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19/10 22 February 2010
The OFT has secured a final High Court order against Foxtons Ltd preventing it from using certain terms concerning sales and commissions in its letting agreements with consumer landlords.
More widely, the OFT is also writing to a number of letting agents and key industry bodies drawing their attention to the Order and making clear that letting agents are expected to comply with the law as set out in this ruling. The OFT will take necessary steps to ensure compliance across the wider lettings agent industry where appropriate.
This Order against Foxtons follows a landmark judgment in the High Court in July 2009 in proceedings brought by the OFT under the Unfair Terms in Consumer Contracts Regulations 1999 (UTCCRs). By its judgment the court accepted that all the terms the OFT complained of were unfair. Foxtons had until 29 January 2010 to lodge an appeal but did not do so.
The High Court ruled that Foxtons' renewal commission terms were not transparent to consumers, so that they represented a trap and were therefore unfair, and ordered that Foxtons may not rely on these terms except where they remain instructed to manage the property.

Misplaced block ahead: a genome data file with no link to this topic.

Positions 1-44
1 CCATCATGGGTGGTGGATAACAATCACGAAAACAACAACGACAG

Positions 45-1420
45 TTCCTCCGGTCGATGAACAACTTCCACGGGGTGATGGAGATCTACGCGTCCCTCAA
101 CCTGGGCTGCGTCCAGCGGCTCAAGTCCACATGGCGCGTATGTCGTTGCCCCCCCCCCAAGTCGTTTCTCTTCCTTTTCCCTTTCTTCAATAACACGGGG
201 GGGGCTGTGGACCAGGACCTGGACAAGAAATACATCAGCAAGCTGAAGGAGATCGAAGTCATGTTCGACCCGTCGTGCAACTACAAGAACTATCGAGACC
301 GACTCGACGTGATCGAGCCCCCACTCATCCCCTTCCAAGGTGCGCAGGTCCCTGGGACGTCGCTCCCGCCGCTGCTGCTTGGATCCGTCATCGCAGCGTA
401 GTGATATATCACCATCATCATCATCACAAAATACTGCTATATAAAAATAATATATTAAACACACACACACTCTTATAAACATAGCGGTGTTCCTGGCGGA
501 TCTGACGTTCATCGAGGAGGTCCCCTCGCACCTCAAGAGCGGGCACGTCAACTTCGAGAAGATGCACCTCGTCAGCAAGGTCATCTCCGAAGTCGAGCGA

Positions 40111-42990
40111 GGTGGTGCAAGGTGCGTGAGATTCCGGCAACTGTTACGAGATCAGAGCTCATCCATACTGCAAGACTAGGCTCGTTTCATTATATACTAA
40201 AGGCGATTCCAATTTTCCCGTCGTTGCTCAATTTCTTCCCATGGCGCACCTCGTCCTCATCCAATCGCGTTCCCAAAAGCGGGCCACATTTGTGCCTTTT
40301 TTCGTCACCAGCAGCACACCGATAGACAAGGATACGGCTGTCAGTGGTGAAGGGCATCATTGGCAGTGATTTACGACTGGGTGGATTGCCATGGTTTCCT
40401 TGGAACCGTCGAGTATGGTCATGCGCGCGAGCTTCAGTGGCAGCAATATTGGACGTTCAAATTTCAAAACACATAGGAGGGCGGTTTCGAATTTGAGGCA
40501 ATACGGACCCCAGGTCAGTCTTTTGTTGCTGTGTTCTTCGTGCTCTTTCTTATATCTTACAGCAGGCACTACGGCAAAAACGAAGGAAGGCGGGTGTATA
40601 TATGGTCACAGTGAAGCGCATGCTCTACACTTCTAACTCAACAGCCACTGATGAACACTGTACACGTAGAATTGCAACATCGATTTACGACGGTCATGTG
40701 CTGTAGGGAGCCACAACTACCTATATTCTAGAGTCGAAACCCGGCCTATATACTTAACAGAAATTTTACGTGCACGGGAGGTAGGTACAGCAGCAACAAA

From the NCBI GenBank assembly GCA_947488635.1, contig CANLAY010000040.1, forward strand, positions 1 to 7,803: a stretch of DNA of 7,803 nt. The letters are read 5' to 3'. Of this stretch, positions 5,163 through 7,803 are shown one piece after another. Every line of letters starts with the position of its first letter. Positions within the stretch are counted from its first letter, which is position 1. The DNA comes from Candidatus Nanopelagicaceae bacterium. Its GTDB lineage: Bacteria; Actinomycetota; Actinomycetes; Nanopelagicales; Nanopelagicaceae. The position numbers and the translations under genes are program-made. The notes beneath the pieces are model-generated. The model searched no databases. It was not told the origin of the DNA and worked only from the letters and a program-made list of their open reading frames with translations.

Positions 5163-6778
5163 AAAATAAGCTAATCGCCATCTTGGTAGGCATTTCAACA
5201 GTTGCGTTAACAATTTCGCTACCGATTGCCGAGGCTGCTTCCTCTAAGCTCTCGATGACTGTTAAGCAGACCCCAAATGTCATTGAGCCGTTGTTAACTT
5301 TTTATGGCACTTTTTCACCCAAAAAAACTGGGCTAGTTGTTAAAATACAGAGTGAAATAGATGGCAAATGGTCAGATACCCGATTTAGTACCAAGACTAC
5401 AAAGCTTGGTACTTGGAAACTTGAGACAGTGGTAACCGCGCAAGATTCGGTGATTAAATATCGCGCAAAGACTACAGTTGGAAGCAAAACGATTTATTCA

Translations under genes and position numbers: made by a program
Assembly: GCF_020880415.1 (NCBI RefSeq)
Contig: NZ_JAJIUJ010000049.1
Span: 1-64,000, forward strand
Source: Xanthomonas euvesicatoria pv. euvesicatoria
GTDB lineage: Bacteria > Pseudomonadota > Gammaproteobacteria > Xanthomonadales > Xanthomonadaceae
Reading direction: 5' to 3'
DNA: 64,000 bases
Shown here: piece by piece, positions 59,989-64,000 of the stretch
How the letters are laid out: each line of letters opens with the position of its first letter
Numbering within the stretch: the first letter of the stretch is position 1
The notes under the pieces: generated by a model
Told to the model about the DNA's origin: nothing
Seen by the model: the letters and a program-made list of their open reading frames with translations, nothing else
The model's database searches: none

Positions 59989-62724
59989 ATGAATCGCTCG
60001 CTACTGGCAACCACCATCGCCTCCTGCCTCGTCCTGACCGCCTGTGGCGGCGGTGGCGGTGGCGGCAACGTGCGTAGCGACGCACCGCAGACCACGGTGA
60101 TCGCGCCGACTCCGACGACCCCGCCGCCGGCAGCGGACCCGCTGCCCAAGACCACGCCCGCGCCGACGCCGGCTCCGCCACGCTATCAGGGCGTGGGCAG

The Order also declared that the following terms are unfair, not binding, and may not be used or relied upon in contracts with consumer landlords.
Foxtons has made significant changes to its standard contract with landlords as a result of OFT intervention, including making the liability to pay renewal commission more transparent, reducing the commission payable on renewal, and limiting it to two renewals.
Commission is also now only payable where the original tenant remains in occupation, and the landlord will get a pro rata refund where the tenant leaves the property before the date set out in his lease. The OFT will continue to monitor whether this contract operates fairly under the UTCCRs.
Jason Freeman, Legal Director of the OFT's Consumer Group said:
'We welcome the finality brought by this Order, and the court's declaration that the terms we challenged are indeed unfair.
'This case, and the changes Foxtons has now made, sends a wider message to letting agents and businesses in general that important terms, particularly those which may disadvantage consumers, must be clear, prominent and actively brought to people's attention. Consumers should not be presented with a surprise bill for services they have not consciously agreed to.'
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